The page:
The REAL story of SEAL Team 6′s Kill Bin Laden Mission

NYpost journalist Susannah Cahalan has some super secret 3rd party insider info.

Read the story at the NYpost – HERE

Mike M. alerted me to this story, and at first I didn’t see what the big deal was until he pointed out a number of inconsistencies:

Green lasers – Didn’t they originally have nightvision?  That would have lit it up making it useless.

Flashlights – Same idea as green lasers unless there was some IR filter on them I suppose.

US Navy m855 5.56 Predator ammunition – Mike says the m855 is the “penetrator” not predator.

SEALs missing their targets – The new account of the story makes them seem somewhat incompetent.  Also, is it standard practice to keep your rifle on SEMI when on a kill mission?  I just assumed you want to put maximum lead in the bastard as quickly as possible.

This looks like two possible things to me.  1) Susannah Cahalan is trying to make a name for her self by being the first to get this “REAL” story out there.   2) Former SEAL Team Six commander Chuck Pfarrer is trying to push his new book.    Wouldn’t all that information on the raid still be classified?  I highly doubt the U.S. government would be on board to divulge top secret information in order for a former employee to spice up his new book.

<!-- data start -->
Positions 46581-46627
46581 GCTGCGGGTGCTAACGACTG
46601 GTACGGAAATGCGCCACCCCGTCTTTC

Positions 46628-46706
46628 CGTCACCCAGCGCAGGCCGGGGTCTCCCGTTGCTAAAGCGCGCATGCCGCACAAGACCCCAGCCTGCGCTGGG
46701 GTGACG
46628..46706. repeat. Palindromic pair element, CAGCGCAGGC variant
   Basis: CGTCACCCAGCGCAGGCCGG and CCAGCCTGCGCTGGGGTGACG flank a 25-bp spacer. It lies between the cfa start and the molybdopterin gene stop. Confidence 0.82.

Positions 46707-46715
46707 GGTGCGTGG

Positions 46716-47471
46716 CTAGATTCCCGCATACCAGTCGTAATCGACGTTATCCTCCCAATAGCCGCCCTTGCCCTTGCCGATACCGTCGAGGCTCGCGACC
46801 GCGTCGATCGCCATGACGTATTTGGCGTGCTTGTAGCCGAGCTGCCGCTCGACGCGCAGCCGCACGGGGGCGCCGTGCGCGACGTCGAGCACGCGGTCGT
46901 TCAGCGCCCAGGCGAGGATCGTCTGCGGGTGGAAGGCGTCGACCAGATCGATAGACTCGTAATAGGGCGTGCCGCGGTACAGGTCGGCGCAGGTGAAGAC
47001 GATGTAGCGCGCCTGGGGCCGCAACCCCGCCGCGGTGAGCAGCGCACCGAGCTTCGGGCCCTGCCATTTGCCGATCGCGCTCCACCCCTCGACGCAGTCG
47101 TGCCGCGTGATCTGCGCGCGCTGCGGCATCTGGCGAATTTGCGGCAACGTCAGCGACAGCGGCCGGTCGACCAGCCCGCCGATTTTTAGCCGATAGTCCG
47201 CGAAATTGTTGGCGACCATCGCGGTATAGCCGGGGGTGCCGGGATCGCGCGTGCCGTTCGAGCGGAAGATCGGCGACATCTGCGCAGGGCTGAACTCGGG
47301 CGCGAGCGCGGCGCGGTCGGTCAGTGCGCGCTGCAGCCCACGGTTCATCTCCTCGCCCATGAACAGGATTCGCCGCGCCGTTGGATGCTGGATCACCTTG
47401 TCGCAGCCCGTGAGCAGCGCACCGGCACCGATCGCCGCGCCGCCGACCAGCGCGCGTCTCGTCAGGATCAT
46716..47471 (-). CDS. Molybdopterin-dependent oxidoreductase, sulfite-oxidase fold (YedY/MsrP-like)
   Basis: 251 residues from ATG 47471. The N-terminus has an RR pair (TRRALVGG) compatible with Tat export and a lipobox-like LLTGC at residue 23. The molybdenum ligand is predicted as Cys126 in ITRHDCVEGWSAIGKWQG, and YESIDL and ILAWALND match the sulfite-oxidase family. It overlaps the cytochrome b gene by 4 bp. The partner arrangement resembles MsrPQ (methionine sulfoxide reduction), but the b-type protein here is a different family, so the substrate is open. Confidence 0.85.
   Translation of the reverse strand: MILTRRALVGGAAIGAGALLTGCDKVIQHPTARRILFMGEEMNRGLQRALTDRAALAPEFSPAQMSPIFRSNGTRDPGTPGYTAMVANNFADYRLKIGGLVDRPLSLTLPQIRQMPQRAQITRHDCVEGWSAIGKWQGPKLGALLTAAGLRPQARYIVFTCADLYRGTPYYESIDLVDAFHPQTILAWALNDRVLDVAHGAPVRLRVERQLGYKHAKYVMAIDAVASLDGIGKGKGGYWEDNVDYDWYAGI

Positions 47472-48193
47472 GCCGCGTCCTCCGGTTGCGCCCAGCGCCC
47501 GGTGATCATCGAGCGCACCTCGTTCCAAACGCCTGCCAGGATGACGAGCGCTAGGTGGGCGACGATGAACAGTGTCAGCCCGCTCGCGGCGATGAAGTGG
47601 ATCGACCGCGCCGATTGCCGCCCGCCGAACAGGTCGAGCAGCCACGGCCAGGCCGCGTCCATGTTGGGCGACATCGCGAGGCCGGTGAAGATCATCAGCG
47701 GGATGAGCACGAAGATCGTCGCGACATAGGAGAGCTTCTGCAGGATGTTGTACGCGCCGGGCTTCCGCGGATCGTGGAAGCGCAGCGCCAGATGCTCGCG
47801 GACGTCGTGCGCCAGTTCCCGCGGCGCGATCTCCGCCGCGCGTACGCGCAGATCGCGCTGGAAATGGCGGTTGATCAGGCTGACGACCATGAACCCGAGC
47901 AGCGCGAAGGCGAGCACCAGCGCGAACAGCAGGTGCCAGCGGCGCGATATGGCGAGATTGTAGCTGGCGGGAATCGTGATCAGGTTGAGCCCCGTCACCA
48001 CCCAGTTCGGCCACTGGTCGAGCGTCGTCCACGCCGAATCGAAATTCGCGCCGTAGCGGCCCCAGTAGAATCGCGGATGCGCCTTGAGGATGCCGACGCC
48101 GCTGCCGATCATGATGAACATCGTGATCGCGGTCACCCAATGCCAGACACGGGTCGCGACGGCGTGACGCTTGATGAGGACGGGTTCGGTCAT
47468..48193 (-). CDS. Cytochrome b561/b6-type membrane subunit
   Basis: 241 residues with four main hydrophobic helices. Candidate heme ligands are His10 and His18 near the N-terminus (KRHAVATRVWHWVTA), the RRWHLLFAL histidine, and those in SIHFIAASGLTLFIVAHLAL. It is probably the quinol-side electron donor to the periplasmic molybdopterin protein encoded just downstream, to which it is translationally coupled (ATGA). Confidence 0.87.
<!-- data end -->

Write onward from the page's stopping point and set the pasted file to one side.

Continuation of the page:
Hat tip: Mike M.

What are your thoughts are on this?


18 responses to “The REAL story of SEAL Team 6′s Kill Bin Laden Mission”

  1. Theblackknight Avatar

    No one keeps their rifle on anything but safe.

  2. RE: Also, is it standard practice to keep your rifle on SEMI when on a kill mission? I just assumed you want to put maximum lead in the bastard as quickly as possible.

    Semi-auto all of the way when you want controlled accurate fire in a very tight and dynamic environment! Remember… You cannot miss fast enough to make up for inaccurate shooting!


  3. It’s not very well written. But the Marines I’ve talked to recently all agree that semi auto is the way most rifles are fired if you have a target. The rock and roll position is hardly ever used. Ever wondered how IR aiming lasers appear in NV gear? It’s green. Sounds cooler if the bad keeps charging in despite the lasers though, doesn’t it. Just a guy selling a book.